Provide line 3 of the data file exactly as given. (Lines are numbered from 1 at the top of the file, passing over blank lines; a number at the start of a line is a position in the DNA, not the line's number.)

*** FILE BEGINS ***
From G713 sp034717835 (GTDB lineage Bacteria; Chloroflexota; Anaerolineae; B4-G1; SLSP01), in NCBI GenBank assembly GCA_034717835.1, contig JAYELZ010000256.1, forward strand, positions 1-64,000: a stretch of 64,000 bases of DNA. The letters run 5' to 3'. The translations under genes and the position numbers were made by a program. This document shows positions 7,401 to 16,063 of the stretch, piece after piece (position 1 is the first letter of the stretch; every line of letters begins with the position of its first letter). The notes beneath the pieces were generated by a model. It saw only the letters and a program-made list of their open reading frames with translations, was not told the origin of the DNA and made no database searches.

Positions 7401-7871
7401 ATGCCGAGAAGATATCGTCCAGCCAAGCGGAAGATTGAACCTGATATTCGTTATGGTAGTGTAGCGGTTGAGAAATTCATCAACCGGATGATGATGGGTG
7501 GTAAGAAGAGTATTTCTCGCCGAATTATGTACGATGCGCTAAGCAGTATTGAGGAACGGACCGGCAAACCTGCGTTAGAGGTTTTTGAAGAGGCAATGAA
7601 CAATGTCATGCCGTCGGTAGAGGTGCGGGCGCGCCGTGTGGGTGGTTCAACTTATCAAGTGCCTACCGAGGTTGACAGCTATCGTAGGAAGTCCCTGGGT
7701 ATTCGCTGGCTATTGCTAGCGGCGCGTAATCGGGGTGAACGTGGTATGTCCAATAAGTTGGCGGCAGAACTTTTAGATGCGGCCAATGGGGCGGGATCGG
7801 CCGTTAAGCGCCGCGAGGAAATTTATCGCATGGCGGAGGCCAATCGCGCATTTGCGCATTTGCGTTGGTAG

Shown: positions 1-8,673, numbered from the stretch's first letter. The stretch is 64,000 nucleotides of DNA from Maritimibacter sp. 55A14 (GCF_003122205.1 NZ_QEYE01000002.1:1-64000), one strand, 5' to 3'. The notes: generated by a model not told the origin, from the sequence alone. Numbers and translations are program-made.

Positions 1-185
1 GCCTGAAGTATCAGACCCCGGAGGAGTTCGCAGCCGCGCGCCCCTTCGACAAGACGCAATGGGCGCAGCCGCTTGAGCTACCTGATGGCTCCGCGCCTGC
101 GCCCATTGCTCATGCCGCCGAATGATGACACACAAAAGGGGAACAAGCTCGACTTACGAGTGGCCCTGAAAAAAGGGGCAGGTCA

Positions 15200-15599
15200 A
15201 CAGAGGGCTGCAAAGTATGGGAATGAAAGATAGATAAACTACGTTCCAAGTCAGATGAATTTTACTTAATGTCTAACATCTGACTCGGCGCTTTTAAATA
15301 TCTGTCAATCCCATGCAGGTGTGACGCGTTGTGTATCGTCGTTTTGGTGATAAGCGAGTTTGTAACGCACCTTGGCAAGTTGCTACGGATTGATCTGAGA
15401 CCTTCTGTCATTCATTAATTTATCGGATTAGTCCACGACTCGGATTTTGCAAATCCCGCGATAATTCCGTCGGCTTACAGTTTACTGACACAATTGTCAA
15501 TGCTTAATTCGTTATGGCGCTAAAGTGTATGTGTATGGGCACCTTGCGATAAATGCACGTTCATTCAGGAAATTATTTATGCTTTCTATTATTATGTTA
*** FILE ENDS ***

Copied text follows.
7401 ATGCCGAGAAGATATCGTCCAGCCAAGCGGAAGATTGAACCTGATATTCGTTATGGTAGTGTAGCGGTTGAGAAATTCATCAACCGGATGATGATGGGTG